I took Berkeley Earth land + ocean annual temperature data starting in 1970 and categorized each year as El Niño, La Niña, or neutral using average MEI data for each year. Any year with an MEI average ≥ +0.5 was classed as an El Niño year. La Niña years had MEI values ≤ -0.5, whereas neutral years were between -0.5 and +0.5. I then performed a separate linear regression on each category.
This criterion isn't perfect—it misses the weaker El Niño/Southern Oscillation (ENSO) events. The El Niño of 2009–2010, for instance, doesn't register as an El Niño at all, with a classification of neutral for both 2009 and 2010. This means that my regression analysis of both El Niño and La Niña will be based primarily on only the strongest events whereas the neutral category will capture the weaker El Niño and La Niña events as well as truly neutral years. Given the propensity for weak El Niños in the last decade, this means that the regression for the neutral category overestimates the actual rate of warming during ENSO neutral years due to the influential point effect.
|Category||Rate of warming since 1970 ± 95% confidence interval|
|El Niño||0.1653 ± 0.0618ºC per decade|
|Neutral||0.1777 ± 0.0339ºC per decade|
|La Niña||0.1467 ± 0.0283ºC per decade|
|Overall||0.1655 ± 0.0221ºC per decade|
Note that surface temperatures rose regardless of ENSO conditions. If surface warming was primarily due to ENSO as some deniers have argued, then we'd expect surface warming to occur primarily during El Niños and little to no change in temperatures over time during La Niñas. The fact that surface temperatures rose during both El Niños and La Niñas refutes that argument. It's also interesting to note that the rate of surface warming during neutral ENSO conditions is faster than either the overall rate or the rate during El Niño events. I personally would have expected that El Niño events would have shown the fastest rate of surface warming.
Using the regression formula for El Niño years (Surface temperature = -0.046204+ 0.016530*(year-1970)) yields the prediction that IF 2014 is an El Niño year, then the annual average surface temperature anomaly would be 0.68ºC (± 0.27ºC 95% confidence interval). The previous warmest year in the Berkeley Earth surface record is 2004, with an anomaly of 0.642ºC. Not only would that make 2014 the warmest year on record but also the warmest El Niño year on record.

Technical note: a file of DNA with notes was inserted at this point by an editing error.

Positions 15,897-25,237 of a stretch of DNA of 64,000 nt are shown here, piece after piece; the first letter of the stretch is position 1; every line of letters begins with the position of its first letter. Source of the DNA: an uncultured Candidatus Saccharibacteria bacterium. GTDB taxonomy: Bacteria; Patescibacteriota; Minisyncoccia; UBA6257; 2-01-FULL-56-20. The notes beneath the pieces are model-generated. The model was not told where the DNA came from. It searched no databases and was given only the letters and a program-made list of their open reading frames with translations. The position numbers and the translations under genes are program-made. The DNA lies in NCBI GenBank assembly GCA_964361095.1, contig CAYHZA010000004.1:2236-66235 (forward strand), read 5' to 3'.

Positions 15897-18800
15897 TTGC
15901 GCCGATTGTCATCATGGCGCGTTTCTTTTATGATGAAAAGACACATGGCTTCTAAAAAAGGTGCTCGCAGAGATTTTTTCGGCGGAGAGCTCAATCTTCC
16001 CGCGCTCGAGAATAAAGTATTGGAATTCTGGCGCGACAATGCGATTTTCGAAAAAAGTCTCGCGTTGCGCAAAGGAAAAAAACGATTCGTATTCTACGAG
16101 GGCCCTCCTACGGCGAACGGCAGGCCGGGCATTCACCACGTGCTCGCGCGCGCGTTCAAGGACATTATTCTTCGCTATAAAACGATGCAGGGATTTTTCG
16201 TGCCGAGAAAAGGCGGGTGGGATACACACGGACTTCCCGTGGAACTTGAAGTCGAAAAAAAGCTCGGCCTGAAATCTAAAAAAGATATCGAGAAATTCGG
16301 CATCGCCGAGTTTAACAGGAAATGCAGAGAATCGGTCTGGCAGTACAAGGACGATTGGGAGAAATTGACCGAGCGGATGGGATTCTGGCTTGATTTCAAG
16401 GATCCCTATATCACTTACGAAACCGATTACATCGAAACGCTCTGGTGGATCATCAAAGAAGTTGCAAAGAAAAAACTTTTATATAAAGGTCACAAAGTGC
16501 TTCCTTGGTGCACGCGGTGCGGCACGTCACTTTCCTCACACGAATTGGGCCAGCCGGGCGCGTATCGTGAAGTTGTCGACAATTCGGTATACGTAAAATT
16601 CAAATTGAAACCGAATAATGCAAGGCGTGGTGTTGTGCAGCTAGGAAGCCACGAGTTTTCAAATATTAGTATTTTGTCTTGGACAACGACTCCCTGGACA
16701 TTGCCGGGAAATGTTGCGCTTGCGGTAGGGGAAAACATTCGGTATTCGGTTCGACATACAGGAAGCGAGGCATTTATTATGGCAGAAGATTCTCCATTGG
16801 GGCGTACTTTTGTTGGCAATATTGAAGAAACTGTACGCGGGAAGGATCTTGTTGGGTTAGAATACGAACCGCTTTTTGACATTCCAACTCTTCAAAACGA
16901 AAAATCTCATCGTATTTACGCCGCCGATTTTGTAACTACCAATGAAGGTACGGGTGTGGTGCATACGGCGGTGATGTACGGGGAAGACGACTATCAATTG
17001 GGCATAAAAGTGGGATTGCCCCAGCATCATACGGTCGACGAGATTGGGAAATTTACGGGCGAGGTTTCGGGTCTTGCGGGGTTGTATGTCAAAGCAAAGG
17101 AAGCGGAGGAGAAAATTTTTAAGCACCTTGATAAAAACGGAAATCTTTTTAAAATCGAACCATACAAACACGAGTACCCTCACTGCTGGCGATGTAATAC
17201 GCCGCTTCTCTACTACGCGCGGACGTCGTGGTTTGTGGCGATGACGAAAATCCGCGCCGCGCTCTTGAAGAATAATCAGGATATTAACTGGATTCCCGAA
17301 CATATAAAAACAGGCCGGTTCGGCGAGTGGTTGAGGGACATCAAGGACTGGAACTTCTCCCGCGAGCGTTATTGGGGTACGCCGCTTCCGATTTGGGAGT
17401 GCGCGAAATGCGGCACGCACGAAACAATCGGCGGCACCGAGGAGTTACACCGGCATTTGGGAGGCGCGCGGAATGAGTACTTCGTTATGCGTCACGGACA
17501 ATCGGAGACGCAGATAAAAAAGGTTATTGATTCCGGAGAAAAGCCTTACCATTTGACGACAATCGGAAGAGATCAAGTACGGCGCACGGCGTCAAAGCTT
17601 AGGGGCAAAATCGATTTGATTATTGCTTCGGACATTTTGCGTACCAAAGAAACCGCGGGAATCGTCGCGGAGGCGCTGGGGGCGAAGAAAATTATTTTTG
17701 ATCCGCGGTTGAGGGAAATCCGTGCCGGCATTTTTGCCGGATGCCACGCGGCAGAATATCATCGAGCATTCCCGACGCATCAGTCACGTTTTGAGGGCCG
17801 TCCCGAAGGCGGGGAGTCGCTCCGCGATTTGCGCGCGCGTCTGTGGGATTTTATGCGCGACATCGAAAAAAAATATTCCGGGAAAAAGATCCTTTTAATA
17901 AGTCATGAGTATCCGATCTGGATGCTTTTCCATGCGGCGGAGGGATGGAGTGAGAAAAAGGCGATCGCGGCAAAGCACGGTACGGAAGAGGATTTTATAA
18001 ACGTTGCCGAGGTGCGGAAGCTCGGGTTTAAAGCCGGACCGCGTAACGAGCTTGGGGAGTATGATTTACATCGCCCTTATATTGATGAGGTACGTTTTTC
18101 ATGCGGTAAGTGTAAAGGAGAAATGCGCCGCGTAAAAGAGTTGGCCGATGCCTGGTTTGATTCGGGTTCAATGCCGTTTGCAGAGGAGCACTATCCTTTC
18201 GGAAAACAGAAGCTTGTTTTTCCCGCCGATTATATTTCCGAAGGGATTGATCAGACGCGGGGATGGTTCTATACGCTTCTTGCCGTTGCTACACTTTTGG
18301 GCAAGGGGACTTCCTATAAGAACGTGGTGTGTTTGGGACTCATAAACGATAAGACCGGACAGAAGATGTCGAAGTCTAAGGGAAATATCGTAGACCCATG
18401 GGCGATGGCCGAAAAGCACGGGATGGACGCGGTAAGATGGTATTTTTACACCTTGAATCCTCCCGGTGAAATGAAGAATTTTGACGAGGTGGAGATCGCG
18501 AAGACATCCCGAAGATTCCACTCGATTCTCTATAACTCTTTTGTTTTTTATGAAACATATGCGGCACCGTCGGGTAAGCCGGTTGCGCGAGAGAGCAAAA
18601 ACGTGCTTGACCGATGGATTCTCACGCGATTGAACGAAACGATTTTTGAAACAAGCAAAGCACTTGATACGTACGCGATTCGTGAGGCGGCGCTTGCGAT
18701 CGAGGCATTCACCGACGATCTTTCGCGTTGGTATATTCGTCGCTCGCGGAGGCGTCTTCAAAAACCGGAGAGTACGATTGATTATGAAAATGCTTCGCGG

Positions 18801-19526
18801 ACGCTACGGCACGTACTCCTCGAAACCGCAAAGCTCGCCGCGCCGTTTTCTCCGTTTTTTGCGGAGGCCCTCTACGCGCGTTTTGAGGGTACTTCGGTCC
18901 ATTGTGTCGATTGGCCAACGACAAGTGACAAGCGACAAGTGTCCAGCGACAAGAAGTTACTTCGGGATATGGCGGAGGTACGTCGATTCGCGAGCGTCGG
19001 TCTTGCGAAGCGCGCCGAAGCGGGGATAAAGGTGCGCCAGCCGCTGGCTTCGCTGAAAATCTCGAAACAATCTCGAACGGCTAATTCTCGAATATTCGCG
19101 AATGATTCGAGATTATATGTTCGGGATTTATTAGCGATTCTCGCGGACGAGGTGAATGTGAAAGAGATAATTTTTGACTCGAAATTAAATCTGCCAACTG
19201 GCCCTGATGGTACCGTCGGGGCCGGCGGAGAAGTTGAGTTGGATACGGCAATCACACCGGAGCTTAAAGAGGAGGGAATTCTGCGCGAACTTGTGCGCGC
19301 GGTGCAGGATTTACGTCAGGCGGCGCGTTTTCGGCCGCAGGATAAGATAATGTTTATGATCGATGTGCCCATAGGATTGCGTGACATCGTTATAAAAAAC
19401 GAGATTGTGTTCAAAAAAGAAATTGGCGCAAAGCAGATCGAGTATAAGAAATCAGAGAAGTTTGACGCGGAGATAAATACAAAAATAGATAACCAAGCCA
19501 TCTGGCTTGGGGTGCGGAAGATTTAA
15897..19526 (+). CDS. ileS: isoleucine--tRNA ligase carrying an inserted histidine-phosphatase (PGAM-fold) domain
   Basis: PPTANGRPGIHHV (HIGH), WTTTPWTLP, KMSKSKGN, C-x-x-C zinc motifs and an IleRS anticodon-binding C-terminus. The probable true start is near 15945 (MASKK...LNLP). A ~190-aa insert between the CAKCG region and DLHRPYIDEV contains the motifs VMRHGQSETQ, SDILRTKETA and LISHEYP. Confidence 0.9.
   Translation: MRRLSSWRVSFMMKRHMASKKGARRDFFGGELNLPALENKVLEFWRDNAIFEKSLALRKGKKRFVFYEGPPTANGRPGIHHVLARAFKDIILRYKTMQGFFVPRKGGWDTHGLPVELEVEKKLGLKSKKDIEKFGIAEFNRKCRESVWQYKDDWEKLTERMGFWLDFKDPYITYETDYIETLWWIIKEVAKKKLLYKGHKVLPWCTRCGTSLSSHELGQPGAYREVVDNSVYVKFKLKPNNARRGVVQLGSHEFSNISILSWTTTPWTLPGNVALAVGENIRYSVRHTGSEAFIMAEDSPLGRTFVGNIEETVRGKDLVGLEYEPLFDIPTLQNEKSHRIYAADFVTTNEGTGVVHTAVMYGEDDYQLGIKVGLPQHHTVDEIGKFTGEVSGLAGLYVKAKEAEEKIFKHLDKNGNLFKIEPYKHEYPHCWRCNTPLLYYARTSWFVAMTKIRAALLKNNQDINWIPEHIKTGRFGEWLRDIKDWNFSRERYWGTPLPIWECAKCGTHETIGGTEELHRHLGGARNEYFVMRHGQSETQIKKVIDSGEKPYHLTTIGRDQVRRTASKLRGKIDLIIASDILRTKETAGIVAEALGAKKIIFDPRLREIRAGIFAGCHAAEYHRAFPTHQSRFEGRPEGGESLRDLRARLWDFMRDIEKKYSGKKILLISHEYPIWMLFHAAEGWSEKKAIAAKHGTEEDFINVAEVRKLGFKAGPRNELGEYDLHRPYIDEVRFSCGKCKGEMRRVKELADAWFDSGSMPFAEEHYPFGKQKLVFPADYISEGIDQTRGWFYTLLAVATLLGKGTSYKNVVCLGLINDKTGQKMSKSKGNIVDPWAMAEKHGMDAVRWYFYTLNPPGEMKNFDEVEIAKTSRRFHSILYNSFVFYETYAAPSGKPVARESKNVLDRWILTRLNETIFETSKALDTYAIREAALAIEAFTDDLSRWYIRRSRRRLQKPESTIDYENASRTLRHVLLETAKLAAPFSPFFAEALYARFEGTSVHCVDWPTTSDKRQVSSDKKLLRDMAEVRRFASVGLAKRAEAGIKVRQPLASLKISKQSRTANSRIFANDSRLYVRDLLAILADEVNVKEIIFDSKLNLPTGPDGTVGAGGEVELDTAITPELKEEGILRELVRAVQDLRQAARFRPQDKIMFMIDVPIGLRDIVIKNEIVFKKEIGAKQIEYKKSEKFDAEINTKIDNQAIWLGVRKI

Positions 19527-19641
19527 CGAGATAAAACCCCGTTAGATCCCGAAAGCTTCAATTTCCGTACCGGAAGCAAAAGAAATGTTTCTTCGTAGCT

Without an El Niño, the overall rate is a better predictor than the neutral rate for reasons I stated above. In the absence of an El Niño, then the predicted annual average for 2014 is 0.65ºC, with a 95% confidence interval of 0.56ºC to 0.75ºC. Still higher than 2004's record high but slightly lower than the El Niño scenario.
If we stay in a near La Niña state, as 2012 and 2013 were, then obviously surface temperature will be lower. In that situation, the best estimate would be the La Niña regression, which yields a predicted temperature of 0.56ºC (± 0.12ºC 95% confidence interval).
There you have it. Three predicted temperatures based on different ENSO conditions, all with the caveat that they were generated by pure statistical models, not a physical or quasi-empirical model. But regardless of which prediction is closest to being correct, the overall message is that the world is still warming up, no matter the ENSO status.